Genistein is a plant estrogen wildly distributed in many legumes. As a potential compound in treating ischemic stroke, genistein plays a role in neuroprotection. Researchers illuminated that genistein was able to activate Nrf2 to upregulate several antioxidase expressions [47]. So the ROS level could be decreased by genistein, and its stimulation to nuclear factor kappa-B (NF-κB), c-Jun N-terminal kinase (JNK), and extracellular regulated protein kinases (ERK) signaling pathways could be alleviated [48, 49]. As a result, nerve injury caused by inflammation and apoptosis would be partially mitigated. Stroke-prone spontaneously hypertensive rat models also suggested the antioxidant activity of genistein. Aortic endothelial cells from these rats have been detected to have a lower level of nicotinamide adenine dinucleotide phosphate (NADPH) after genistein treatment. And the authors declared that downregulation of p22phox and angiotensin II type 1 receptor expression resulted from genistein played an antioxidative role at the transcription level [50].

3.6. Other Flavonoids

Besides the flavonoids enumerated above, many flavonoids were reported to exert antioxidant function and show definite potential as supplementations in ischemic stroke (see Table 1).

Rutin is a flavonoid glycoside formed by quercetin and a disaccharide. In the differentiation process of human neuroblastoma cells (IMR32) induced by retinoic acid, rutin could decrease ROS level [51].

Hesperidin is a flavonoid found in citrus fruits, which could observably improve the content of antioxidase, such as CAT, SOD, and GSH, in rats or mouse ischemic stroke models. Cerebral injury and abnormal behavior were mitigated as well [52, 53]. Neohesperidin has the same molecular weight and very similar chemical structure as hesperidin and is also abundant in citrus fruits. Neohesperidin activated the Akt/Nrf2/HO-1 signaling pathway to inhibit oxidative stress and protect MCAO-induced brain damage [54]. Another flavonoid from citrus fruits, tangeretin, with five methoxy groups and no oxhydryl on its flavone skeleton, prevented HBMECs from OGD-induced injury via inhibiting the JNK signaling pathway. And oxidative stress injury was attenuated as well [55]. As a matter of fact, the crosstalk between JNK and Nrf2 signaling pathways plays a role in oxidative damage of stroke [56]. Naringenin, abundant in citrus fruits, exerted antiapoptotic and antioxidant effects in both the OGD/R cell model and MCAO rat model. Nrf2 gene silence or overexpression impacted these two effects, which proved the pivotal role of Nrf2 for naringenin treating ischemic stroke [57]. Another flavonoid from citrus fruits, nobiletin, showed potential in treating ischemic stroke for its anti-inflammatory and antioxidant activities [58].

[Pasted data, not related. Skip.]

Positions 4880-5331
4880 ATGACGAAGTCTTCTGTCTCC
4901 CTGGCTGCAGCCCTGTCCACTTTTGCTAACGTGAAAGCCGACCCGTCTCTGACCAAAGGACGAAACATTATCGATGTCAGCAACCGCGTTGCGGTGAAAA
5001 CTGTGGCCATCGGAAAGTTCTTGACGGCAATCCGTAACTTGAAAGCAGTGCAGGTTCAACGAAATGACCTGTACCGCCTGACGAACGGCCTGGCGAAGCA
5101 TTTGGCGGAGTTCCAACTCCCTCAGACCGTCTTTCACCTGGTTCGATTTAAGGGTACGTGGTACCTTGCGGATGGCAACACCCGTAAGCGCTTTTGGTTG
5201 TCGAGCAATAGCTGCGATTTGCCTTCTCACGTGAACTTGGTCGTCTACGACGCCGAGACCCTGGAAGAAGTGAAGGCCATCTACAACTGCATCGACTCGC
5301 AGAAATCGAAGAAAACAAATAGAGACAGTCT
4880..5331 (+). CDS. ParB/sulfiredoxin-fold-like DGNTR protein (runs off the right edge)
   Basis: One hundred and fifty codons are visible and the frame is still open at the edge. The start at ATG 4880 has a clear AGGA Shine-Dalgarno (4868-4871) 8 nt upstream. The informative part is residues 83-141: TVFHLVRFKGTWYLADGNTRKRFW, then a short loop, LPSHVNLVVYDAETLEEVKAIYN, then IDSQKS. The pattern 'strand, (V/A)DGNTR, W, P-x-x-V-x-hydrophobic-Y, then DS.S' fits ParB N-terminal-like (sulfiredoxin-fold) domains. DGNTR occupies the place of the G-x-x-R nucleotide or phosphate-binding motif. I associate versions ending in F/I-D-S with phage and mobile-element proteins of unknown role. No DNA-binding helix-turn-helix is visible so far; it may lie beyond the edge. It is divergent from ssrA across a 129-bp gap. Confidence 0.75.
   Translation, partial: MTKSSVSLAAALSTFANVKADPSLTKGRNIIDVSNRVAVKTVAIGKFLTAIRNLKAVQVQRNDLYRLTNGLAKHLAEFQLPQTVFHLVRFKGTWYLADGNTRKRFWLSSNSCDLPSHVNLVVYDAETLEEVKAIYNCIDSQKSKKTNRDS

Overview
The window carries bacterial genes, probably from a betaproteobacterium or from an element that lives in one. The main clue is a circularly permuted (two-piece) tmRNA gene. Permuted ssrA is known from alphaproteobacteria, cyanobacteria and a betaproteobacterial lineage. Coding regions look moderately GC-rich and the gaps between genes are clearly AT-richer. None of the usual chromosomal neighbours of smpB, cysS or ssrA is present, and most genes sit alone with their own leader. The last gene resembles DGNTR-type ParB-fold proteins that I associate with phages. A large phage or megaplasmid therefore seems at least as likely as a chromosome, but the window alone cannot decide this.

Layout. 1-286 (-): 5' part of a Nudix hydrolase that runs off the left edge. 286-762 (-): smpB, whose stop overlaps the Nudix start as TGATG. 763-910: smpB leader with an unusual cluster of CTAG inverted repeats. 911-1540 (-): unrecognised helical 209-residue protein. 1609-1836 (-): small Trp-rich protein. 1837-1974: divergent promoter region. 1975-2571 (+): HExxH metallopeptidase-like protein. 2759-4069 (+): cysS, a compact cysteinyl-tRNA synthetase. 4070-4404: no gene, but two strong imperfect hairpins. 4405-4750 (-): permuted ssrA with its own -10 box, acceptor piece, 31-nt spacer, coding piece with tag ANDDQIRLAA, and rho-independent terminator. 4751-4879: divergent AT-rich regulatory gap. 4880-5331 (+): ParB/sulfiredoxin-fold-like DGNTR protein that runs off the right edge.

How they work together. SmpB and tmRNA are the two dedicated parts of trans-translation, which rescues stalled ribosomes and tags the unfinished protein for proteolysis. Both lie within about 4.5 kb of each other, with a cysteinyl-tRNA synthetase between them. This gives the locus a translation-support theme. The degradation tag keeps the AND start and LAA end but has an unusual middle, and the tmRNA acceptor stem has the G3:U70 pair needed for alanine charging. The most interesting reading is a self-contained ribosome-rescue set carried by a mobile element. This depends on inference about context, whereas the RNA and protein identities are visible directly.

Apigenin is a trihydroxyflavone widely distributed in celery and other vegetables. As a common compound with antioxidant activity, apigenin was also adopted to treat ischemic stroke as an attempt. The antioxidant function of apigenin contributed to its neuroprotective effect, and increased MMP might be a notable phenomenon [59, 60]. An apigenin flavone glycoside, vitexin, exerts stroke-treating effect primarily through reversing autophagy dysfunction. In the process of experiment, oxidative damage indexes also suggested the antioxidation of vitexin [61].

Isoquercetin is derived from quercetin with a β-D-glucosyl residue attached at position 3. Isoquercetin activated Nrf2 to exert an antioxidant effect, while toll-like receptor 4 (TLR4), NF-κB, and mitogen-activated protein kinase (MAPK) signaling pathways participated in neuroprotection as well [62]. It is worth mentioning that Nrf2 gene transcription and protein expression were both upregulated [63]. Isorhamnetin played a role in diabetic stroke. In methylglyoxal plus OGD-induced cell model (HBMECs), isorhamnetin exhibited antioxidative, anti-inflammatory, and antiapoptotic effects [64].

Phloretin is a dihydrochalcone that belongs to flavonoid, which could protect rats from ischemia/reperfusion (I/R) injury via Nrf2 activation [65]. A phytoestrogen biochanin A shows a similar effect as phloretin [66]. Morin, a pentahydroxyflavone commonly used as a natural dyestuff, could reduce ROS, inhibit lipid peroxidation (LPO), and protect blood brain barrier integrity [67]. Breviscapine, also termed scutellarin, was widely used in the clinic to exert anticoagulation and vasodilation effects. In the rat MCAO model, breviscapine could improve cognitive competence and protect the nervous system. Antioxidant and anti-inflammatory effects of breviscapine played a pivotal role [68].

Hispidulin is analogous to baicalin in chemical structure, with a methoxy group at position 6 instead of oxhydryl. Hispidulin activated Nrf2 in I/R rats through regulation of AMPK/glycogen synthase kinase-3β (GSK3β) signaling. Nrf2 gene knockdown decreased the neuroprotective effect of hispidulin, and AMPK inhibitor downregulated expression of Nrf2 [69]. Myricetin is a flavone extracted from the leaves of Myrica rubra, which could treat ischemic stroke via improving antioxidase expression and mitochondrial function. Mitochondrial ATP and MMP increased while ROS and MDA in mitochondria decreased after myricetin treatment. And researchers discovered that activating Nrf2 was the critical mechanism [70]. Xanthoangelol is an important ingredient of propolis, which triggered Nrf2 to treat ischemic stroke [71].